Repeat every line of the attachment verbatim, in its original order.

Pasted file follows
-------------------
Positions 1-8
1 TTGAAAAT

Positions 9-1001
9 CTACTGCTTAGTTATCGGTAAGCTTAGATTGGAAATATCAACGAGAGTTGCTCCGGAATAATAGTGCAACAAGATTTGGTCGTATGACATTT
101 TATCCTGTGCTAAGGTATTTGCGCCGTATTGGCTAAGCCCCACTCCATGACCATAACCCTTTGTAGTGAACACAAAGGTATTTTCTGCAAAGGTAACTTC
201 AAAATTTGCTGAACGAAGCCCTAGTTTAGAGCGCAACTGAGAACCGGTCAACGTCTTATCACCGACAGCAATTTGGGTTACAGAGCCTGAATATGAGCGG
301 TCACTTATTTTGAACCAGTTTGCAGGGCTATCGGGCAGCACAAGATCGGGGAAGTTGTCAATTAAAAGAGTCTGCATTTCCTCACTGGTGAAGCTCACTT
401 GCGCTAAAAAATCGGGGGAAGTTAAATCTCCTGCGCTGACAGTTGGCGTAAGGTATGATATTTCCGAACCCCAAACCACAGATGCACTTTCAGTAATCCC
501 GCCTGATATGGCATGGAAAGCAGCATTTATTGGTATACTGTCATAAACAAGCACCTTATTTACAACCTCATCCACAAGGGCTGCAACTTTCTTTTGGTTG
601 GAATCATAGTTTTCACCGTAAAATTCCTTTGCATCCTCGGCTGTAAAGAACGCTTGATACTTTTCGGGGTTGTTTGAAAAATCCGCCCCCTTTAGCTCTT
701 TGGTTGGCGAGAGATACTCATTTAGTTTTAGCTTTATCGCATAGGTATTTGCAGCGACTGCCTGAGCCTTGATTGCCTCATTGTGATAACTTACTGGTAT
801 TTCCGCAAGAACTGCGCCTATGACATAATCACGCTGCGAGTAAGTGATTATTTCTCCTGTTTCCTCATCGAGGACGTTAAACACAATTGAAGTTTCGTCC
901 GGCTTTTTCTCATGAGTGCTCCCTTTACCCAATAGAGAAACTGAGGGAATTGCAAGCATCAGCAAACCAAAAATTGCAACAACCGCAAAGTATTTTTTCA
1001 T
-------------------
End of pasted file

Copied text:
Positions 1-8
1 TTGAAAAT

Positions 9-1001
9 CTACTGCTTAGTTATCGGTAAGCTTAGATTGGAAATATCAACGAGAGTTGCTCCGGAATAATAGTGCAACAAGATTTGGTCGTATGACATTT
101 TATCCTGTGCTAAGGTATTTGCGCCGTATTGGCTAAGCCCCACTCCATGACCATAACCCTTTGTAGTGAACACAAAGGTATTTTCTGCAAAGGTAACTTC
201 AAAATTTGCTGAACGAAGCCCTAGTTTAGAGCGCAACTGAGAACCGGTCAACGTCTTATCACCGACAGCAATTTGGGTTACAGAGCCTGAATATGAGCGG
301 TCACTTATTTTGAACCAGTTTGCAGGGCTATCGGGCAGCACAAGATCGGGGAAGTTGTCAATTAAAAGAGTCTGCATTTCCTCACTGGTGAAGCTCACTT
401 GCGCTAAAAAATCGGGGGAAGTTAAATCTCCTGCGCTGACAGTTGGCGTAAGGTATGATATTTCCGAACCCCAAACCACAGATGCACTTTCAGTAATCCC
501 GCCTGATATGGCATGGAAAGCAGCATTTATTGGTATACTGTCATAAACAAGCACCTTATTTACAACCTCATCCACAAGGGCTGCAACTTTCTTTTGGTTG
601 GAATCATAGTTTTCACCGTAAAATTCCTTTGCATCCTCGGCTGTAAAGAACGCTTGATACTTTTCGGGGTTGTTTGAAAAATCCGCCCCCTTTAGCTCTT
701 TGGTTGGCGAGAGATACTCATTTAGTTTTAGCTTTATCGCATAGGTATTTGCAGCGACTGCCTGAGCCTTGATTGCCTCATTGTGATAACTTACTGGTAT
801 TTCCGCAAGAACTGCGCCTATGACATAATCACGCTGCGAGTAAGTGATTATTTCTCCTGTTTCCTCATCGAGGACGTTAAACACAATTGAAGTTTCGTCC
901 GGCTTTTTCTCATGAGTGCTCCCTTTACCCAATAGAGAAACTGAGGGAATTGCAAGCATCAGCAAACCAAAAATTGCAACAACCGCAAAGTATTTTTTCA
1001 T